“Now that there is no money in my account, what will happen with my policy. Sassa needs to tell us what is going on. Instead we are being sent around town, from one place to another, but no one can help us.”
Meanwhile, grant recipients were also warned to be on the alert for scamsters asking for their cards and PIN numbers.
“This happened to my parents,” one city resident said on social media. “We had to run around to six different places to try sort it out. My parents almost lost all their money and they do not have any income other than their Sassa grant.”
While apologising for the inconvenience to recipients, Sassa in Kimberley pointed out yesterday that beneficiaries at the main post office in Kimberley were served with soup and bread while they waited for their grant money.
The food was donated by the Department of Social Development.
According to Inno Khunou, spokesperson for Sassa Northern Cape, the “technical problems experienced in the grant payment environment was being attended to and a solution should be reached soon.
She added that IT specialists had worked round the clock to resolve the technical glitches and in some areas the problem had already been sorted out.
“Sassa acting CEO, Abram Mahlangu, gave the instruction to issue food vouchers to beneficiaries who were not able to access their grants as a result of the technical challenges. This is Social Relief of Distress (SRD) in the form of a food voucher to the value of R500 while their problem is being sorted out.”
Khunou added that the voucher would enable the beneficiary to provide for basic needs at home, while waiting for Sassa and thepost office to solve the issue.
“We did not want to send our beneficiaries home empty-handed,” she said.
“This SRD is not open to all beneficiaries and mechanisms were put in place to verify the status of beneficiaries.”
Khunou added that reports had been received countrywide where money was reflecting on beneficiaries’ new Sassa cards but they could not withdraw it. “It could be that some do not know how to transact at the ATM or the systems are not interfacing.”
She stated that the decision to direct some beneficiaries to merchants was aimed at minimising the queues at the post office as those merchants could render the same service and also had an added advantage of having three free cash withdrawals, as well as unlimited free swipes, so that beneficiaries could pay for their shopping at tills.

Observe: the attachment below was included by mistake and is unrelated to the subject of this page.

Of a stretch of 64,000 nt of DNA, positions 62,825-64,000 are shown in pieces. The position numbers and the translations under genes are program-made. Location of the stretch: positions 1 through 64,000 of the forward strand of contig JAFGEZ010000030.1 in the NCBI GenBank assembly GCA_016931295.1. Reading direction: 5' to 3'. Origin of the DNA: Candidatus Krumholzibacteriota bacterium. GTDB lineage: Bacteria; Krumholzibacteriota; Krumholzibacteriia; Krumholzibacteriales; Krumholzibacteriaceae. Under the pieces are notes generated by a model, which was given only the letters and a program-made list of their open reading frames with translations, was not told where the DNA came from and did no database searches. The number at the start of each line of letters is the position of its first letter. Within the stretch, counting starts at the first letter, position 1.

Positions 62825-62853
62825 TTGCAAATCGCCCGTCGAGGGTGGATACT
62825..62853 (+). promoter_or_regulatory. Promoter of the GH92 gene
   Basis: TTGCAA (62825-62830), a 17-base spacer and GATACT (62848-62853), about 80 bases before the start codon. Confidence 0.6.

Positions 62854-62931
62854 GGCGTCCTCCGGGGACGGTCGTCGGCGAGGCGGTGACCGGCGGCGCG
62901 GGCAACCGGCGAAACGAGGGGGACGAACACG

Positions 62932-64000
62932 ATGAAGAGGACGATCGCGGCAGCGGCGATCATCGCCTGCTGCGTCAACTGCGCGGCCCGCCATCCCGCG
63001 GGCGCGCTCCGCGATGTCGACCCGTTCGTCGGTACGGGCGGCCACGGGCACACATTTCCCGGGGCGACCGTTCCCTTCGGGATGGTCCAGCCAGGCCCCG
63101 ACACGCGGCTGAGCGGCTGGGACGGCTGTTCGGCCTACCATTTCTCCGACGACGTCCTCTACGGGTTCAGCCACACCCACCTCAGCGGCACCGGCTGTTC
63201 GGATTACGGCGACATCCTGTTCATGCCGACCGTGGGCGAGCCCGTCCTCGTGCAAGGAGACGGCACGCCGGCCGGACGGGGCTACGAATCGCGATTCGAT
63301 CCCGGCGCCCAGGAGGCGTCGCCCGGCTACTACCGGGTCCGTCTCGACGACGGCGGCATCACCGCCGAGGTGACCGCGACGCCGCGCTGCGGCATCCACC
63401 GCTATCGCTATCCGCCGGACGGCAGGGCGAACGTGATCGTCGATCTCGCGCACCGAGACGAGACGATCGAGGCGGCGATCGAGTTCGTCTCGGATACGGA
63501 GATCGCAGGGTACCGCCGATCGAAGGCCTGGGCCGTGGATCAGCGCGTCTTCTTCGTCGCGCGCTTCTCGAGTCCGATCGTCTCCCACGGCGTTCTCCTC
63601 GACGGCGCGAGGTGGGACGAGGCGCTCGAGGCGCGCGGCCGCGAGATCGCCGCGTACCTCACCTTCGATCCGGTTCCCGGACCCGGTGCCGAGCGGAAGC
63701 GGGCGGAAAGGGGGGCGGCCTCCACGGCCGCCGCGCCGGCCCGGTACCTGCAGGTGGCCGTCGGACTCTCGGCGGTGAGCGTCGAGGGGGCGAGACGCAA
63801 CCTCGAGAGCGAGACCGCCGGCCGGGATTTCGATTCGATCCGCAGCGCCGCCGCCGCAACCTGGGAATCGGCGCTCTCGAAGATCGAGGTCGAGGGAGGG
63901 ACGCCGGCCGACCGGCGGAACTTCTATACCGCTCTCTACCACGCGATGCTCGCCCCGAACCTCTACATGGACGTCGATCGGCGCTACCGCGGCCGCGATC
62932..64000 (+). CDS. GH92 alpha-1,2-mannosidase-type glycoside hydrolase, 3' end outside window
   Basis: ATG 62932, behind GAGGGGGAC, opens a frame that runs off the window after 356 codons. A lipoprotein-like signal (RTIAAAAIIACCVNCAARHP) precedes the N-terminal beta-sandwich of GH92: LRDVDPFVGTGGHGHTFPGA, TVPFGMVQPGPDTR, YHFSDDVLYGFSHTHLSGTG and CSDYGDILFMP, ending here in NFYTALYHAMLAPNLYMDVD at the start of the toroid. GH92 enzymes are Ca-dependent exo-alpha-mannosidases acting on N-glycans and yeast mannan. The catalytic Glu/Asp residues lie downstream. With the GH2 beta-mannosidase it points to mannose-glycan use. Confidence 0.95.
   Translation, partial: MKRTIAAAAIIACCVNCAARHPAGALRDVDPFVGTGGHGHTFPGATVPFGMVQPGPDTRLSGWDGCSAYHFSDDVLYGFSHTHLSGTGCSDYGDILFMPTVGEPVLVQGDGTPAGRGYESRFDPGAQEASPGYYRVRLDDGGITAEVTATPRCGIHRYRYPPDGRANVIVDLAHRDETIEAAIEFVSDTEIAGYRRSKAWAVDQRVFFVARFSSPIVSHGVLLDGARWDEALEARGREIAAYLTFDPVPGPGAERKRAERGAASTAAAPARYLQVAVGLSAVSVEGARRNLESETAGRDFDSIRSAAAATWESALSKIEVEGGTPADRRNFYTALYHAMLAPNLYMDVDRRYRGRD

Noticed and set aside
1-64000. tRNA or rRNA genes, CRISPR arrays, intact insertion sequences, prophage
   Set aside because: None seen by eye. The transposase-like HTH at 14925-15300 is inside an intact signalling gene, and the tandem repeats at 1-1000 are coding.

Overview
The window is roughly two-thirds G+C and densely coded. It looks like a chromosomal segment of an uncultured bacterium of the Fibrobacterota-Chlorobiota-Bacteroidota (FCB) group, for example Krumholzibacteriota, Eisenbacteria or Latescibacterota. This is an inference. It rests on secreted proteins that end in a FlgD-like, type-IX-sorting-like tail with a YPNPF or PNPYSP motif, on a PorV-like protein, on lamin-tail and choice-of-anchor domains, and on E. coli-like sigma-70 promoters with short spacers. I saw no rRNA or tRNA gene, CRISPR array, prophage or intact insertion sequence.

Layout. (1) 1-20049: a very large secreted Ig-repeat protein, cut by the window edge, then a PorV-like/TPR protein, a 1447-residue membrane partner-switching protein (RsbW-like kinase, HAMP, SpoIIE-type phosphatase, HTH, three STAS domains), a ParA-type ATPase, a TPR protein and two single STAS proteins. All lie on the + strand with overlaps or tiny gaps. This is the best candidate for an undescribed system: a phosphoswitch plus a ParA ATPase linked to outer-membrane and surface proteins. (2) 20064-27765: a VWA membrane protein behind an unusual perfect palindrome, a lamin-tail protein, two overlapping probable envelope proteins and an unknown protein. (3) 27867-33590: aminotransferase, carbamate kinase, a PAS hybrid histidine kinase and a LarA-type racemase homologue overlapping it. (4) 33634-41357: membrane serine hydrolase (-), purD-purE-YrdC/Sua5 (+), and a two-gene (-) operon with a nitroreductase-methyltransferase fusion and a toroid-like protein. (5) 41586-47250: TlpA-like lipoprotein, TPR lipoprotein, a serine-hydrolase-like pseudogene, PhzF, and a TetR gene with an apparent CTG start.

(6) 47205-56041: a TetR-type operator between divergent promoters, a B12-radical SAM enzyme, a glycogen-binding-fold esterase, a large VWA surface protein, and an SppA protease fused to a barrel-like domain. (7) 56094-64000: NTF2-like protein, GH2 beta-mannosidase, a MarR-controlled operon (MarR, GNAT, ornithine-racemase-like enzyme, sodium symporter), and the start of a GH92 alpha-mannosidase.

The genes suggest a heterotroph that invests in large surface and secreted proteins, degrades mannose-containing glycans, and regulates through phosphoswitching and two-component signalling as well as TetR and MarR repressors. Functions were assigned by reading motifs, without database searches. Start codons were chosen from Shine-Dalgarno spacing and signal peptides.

Khunou reminded members of the public that Sassa employees were not allowed to ask beneficiaries for their PIN numbers.
“Beneficiaries must be careful when handling their PIN numbers as scammers will want to cash in on the current problem.”
She said further that social grants could be accessed anywhere and it was not necessary to travel to Kimberley if a beneficiary resided in Ritchie. “There is a Sassa office there and officials are expected to pull all the stops to help them.”
Khunou advised beneficiaries to call the Sassa toll free line with their queries instead of asking for assistance at places that do not administer social grants.
“Sassa and Sapo wish to assure their beneficiaries that they are working full steam to resolve the technical challenge and will make sure each beneficiary is paid once the glitch is resolved.”
The acting CEO of Sassa, Abraham Mahlangu, said yesterday that the glitch being experienced was as a result of a process of changing from an old to a new payment system for social grants.
“Sassa is also in a process of phasing out Cash Paymaster Services (CPS) as directed by the Constitutional Court and introducing the South African Post Office to pay social grants”, Mahlangu said.
He assured beneficiaries that their social grants would be paid in full. “In fact, the funds are already in their accounts. We request beneficiaries to give themselves at least three days to withdraw their grants.
“Should a beneficiary choose to access their funds through an ATM, the account type should be a savings account – in the event of the savings option being rejected, the beneficiary can then choose the cheque account option.”